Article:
Piety Hill Musings

The ramblings of the 52 year old Rector of St. John's Episcopal Church of Detroit. Piety Hill refers to the old name for our neighborhood. The neighborhood has changed a great deal in the over 150 years we have been on this corner (but not our traditional biblical theology) and it is now known for the neighboring theatres, the professional baseball and football stadiums and new hockey/basketball arena.

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Location: Detroit, Michigan, United States

Tuesday, February 13, 2007

Global South Will Propose Two-Province Solution

From The Living Church on-line edition
Anglican primates of The Global South will propose a two-province solution to the divisions of doctrine and discipline confronting The Episcopal Church at this week's primates' meeting in Dar es Salaam, Tanzania.

Gathered at a hotel next door to the official venue of the primates' meeting, members of the Global South coalition of primates met with U.S. and Canadian traditionalist leaders Feb. 11-12 to discuss plans for a possible future shape of the Anglican Communion. A second meeting of primates of the CAPA (Conference of Anglican Provinces of Africa) was planned for today, and the primates' meeting itself begins Wednesday.

The Global South bloc at the primates' meeting will ask their follow primates to give approval to plans outlined in the Kigali Communique published last September and developed in a paper titled "The Road to Lambeth" that establishes a separate Anglican jurisdiction in the United States in communion with the See of Canterbury. This jurisdiction would gather "Windsor-loyal" Episcopalians, parishes, dioceses, clergy and bishops into a second church.

In addition to current members of The Episcopal Church, the new province would include the Anglican Mission in America (AMiA) and the Convocation of Anglicans in North America (CANA), and would be open to reunion with the Continuing Anglican churches in the United States.

The ecclesiastical structure of the proposed province would be governed by a college of bishops. From among their ranks, the college would nominate three candidates to be presiding bishop, one of whom would be selected as primate of the province by the primates' meeting. This second American Presiding Bishop would have voice and vote at future primates' meetings under the proposals worked out by the Global South coalition and their allies, sources close to the coalition told a reporter.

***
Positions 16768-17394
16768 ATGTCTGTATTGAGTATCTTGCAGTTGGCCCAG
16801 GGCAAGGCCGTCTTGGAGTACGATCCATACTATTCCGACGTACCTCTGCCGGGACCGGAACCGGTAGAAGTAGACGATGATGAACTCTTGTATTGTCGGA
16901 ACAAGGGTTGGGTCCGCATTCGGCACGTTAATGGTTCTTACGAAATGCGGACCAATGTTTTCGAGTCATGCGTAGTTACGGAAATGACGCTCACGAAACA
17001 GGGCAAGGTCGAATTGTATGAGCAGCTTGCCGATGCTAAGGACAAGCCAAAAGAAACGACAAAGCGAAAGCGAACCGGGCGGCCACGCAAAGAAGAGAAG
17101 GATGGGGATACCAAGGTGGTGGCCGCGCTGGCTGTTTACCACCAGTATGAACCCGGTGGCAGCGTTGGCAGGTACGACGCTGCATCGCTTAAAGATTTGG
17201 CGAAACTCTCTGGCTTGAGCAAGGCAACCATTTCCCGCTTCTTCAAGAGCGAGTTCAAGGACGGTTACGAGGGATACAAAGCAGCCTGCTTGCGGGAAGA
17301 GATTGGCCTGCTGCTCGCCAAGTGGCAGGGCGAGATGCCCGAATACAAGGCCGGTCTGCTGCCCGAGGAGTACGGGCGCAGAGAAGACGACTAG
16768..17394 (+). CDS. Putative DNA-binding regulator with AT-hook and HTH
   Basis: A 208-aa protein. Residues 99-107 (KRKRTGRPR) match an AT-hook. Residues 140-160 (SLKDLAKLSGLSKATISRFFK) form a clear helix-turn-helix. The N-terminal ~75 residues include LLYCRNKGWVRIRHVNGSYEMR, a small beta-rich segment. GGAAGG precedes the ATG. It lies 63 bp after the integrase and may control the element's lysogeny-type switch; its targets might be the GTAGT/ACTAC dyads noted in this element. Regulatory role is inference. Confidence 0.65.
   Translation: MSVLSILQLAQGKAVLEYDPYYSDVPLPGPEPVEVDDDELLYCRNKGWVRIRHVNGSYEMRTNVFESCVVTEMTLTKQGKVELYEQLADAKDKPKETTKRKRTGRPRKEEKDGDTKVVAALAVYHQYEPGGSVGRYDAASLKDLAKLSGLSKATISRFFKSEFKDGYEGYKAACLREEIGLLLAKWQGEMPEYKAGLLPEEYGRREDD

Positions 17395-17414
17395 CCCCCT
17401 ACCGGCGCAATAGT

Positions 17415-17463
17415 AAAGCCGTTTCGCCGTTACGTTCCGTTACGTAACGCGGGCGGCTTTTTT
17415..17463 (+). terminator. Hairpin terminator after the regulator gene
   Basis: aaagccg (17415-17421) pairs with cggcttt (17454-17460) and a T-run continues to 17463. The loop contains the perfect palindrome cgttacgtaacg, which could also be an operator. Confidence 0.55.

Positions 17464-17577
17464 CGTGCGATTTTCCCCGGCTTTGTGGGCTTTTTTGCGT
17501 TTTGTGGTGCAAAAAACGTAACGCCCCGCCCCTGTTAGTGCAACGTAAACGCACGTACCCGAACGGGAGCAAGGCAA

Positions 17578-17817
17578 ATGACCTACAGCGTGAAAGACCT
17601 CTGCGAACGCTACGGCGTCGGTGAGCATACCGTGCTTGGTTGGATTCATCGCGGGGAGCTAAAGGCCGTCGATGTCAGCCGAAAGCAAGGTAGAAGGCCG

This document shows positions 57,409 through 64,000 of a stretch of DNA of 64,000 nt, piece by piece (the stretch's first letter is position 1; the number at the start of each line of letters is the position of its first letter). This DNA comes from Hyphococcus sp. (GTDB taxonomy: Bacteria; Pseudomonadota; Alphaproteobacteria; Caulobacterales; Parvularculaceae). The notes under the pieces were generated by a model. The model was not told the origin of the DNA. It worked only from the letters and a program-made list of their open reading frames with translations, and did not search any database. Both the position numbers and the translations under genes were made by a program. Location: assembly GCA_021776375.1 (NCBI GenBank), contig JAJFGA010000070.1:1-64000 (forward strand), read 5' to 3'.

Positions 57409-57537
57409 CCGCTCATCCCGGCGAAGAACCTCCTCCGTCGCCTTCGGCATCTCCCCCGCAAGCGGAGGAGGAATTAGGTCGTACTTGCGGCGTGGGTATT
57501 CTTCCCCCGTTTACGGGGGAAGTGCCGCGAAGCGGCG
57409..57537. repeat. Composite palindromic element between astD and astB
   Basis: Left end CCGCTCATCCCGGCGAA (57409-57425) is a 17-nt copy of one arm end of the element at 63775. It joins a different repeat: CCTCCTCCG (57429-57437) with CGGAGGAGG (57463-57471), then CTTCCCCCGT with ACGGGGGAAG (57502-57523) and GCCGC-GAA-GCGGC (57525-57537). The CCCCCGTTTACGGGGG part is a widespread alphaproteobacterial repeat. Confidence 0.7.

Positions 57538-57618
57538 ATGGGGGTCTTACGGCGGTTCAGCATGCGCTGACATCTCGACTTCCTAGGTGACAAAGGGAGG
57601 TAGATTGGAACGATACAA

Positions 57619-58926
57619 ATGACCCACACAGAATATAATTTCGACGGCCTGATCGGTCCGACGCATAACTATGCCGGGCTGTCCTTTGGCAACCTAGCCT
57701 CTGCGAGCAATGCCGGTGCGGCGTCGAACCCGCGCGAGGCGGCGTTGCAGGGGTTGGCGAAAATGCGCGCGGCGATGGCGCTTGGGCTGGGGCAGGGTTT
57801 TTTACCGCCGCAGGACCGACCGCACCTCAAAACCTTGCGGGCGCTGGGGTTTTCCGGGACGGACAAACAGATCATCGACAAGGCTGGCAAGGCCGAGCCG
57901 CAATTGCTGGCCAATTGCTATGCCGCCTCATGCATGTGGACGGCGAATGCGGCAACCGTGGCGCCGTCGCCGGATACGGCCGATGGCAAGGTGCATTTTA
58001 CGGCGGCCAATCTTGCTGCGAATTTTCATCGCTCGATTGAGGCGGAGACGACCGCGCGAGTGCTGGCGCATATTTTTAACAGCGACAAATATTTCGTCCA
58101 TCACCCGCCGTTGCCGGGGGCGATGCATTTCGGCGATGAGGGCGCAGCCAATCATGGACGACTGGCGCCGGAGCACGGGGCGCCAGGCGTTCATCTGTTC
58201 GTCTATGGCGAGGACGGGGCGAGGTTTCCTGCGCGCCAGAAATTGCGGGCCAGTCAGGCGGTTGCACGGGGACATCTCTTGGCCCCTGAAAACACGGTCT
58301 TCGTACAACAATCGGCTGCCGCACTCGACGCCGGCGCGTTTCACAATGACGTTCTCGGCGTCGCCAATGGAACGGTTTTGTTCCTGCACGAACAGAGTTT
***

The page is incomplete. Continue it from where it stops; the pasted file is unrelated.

The two-province solution is seen as an interim measure until such time as an Anglican Covenant can be formulated and adopted that would define who is, and who is not, an Anglican, sources noted, adding these plans had been presented to Archbishop of Canterbury Rowan Williams in advance of this week's gathering.

The specific details of the two-province plan are unknown as the Global South primates have declined to comment publicly.

The Rev. Canon Charlie Masters, national director of Anglican Essentials, a Canadian church traditionalist group, told TLC he and three other Canadian church leaders had been invited to brief the Global South primates on the issues facing the Canadian church. It was important that the problems facing the Canadian church not be overlooked by the primates, Canon Masters noted.

The president of the American Anglican Council, the Rev Canon David Anderson, said it was impossible to predict the outcome of the meeting at this stage. However, the seven primates who spoke with TLC Monday appeared confident of the prospect of having their plan gain the consensus of the meeting.

Along with Canon Masters and Canon Anderson, the Rt. Rev. Martyn Minns, Bishop of CANA, the Rev. Canon Bill Atwood of the Ekklesia Society, the Rev. Canon Chris Sugden of the British-based Anglican Mainstream, Mrs. Cheryl Chang, the Rev David Short, and the Rev. Stephen Leung of the Anglican Network in Canada served as advisors to the Global South primates.

Writing to his diocese before his departure to Dar-es-Salaam to take part in the Feb. 14 briefing of the primates' meeting requested by Archbishop Williams, the Rt. Rev. Robert Duncan, Bishop of Pittsburgh and moderator of the Anglican Communion Network, cautioned against viewing the meeting in partisan political terms, and made a call to prayer."I ask your prayers for all who will be present, as well as those who support them around the world," Bishop Duncan wrote. "Whatever side we claim in our current controversies, we are all united in our deep need to hear and understand what God would have us say and do during these times."
(The Rev.) George Conger